from - family and friends, Stephen E. Kinsella
was sworn in Wednesday morning as the town's new probate judge.Kinsella
, a Democrat, was elected in November, defeating - narrowly - his Republican challenger, Richard D. Carella.
...Instead, they gave the party's nomination to Kinsella, the party chairman.
At mid-morning Wednesday, he
savored the sweet fruit of his
victory.As his wife, Nancy, and sons, James and Jude, looked on, Kinsella took the oath of office from Town Clerk Bernadette Dillon.
The probate judge deals with issues involving wills and estates, as well as child custody issues and issues dealing with the mentally challenged, Kinsella
said.More recently, probate judges have also become involved in implementing new passport regulations.Kinsella
decision to run for the judge's post came about through a confluence of events.He
was serving as assistant corporation counsel for Hartford when the Democratic Town committee made its decision not to support Guliani.And then, "I had an opportunity to retire from the city," he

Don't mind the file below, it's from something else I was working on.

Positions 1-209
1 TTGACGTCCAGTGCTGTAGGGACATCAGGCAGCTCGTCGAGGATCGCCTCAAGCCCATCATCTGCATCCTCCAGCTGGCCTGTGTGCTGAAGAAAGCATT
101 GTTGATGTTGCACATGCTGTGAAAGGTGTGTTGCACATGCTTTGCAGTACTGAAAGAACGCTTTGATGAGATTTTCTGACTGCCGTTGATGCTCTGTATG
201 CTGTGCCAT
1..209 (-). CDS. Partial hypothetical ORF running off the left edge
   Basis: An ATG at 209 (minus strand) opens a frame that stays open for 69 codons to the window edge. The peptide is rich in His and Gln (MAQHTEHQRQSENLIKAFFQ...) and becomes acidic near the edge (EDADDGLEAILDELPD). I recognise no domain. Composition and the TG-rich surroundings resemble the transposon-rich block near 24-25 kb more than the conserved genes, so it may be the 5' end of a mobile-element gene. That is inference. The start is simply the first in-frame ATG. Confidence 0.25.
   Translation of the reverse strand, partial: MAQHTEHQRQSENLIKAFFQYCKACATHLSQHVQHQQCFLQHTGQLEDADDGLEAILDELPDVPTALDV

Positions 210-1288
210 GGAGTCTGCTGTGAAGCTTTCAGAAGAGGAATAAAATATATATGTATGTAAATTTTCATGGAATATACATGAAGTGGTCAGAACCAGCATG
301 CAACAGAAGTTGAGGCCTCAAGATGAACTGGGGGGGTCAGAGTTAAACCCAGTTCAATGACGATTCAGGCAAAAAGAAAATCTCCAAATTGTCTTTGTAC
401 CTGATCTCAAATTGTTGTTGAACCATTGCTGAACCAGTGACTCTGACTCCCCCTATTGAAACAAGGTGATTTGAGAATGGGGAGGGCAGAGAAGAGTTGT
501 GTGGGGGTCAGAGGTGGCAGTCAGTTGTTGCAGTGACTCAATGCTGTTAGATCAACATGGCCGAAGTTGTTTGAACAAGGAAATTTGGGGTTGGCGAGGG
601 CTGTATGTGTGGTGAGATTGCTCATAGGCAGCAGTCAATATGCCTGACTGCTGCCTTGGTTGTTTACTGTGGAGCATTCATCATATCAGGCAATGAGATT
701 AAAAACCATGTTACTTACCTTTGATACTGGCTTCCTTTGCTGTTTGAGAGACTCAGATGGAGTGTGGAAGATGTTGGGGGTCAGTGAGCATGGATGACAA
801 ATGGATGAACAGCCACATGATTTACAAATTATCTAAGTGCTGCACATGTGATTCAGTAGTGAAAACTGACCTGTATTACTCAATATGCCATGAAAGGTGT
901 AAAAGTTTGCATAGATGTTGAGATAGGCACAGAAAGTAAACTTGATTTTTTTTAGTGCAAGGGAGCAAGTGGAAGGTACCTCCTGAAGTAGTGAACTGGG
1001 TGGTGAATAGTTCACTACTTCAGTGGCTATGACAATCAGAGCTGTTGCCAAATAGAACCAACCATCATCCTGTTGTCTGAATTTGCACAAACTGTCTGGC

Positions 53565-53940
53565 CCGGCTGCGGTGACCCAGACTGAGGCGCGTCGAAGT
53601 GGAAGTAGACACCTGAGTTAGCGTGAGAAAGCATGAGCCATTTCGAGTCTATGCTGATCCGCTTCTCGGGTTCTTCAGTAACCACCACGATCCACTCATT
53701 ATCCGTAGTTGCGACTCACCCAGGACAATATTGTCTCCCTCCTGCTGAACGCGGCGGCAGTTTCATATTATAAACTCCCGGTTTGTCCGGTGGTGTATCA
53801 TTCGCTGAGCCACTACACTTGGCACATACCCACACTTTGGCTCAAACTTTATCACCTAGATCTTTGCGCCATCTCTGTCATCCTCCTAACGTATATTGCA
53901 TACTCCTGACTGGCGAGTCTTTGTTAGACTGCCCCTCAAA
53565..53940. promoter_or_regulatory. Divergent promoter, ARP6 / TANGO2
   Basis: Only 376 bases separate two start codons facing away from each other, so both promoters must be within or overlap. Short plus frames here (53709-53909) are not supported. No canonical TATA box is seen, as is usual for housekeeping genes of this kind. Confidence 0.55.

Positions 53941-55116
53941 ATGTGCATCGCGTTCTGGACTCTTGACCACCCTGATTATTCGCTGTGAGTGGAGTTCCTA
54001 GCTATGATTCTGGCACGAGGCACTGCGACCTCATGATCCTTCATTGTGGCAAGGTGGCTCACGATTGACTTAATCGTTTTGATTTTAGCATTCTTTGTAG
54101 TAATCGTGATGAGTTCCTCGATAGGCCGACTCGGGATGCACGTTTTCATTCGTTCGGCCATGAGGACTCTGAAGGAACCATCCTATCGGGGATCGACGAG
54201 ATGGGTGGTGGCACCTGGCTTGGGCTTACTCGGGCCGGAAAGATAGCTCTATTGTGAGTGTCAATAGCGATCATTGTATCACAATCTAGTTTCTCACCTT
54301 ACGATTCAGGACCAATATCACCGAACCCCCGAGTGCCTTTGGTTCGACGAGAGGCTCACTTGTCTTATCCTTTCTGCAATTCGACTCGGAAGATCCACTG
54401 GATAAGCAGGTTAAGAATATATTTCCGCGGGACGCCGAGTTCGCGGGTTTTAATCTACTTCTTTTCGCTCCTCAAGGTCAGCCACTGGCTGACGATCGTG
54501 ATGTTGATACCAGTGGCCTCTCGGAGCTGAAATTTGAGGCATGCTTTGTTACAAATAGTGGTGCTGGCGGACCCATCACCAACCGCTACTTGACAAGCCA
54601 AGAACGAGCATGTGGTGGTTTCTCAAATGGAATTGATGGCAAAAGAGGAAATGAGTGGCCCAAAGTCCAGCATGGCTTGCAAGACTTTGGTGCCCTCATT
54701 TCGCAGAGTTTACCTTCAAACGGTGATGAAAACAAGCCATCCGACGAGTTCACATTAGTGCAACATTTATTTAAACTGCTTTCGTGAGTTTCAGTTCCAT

explained.Kinsella then went to consult former selectman Thomas W. Flood, the chairman of the Democrats' candidate selection committee, to ask about the probate judge's post.
has been active in town affairs, but recently enacted state ethics requirements have forced him to cu tback on or relinquish a number of the positions he
had held."I had to step down from the Gildersleeve Trust
, because the judge of probate appoints three of the members of their board, and I resigned from the Board of Assessment Appeals."He
also stepped down as a justice of the peace.He is the chairman of the Charter Revision Commission but has retained that position at least for now, "because the state says I don't have to step down."Kinsella
will spend the rest of this week and part of next week attending mandatory state classes for incoming probate judges.When he
begins regular office hours, he
expects to open from 9 a.m. to 2 p.m., and from 2 to 7 p.m. on Tuesdays."We'll see how that works out," he
most immediate concern is installing a computer system in his
office."We are one of the few offices in the state that is not computerized, if you can believe that," he
also intends to employ a clerk.For the immediate future, Kinsella said, he intends to rely on the advice and counsel of former Madison Judge of Probate Carol Lugee.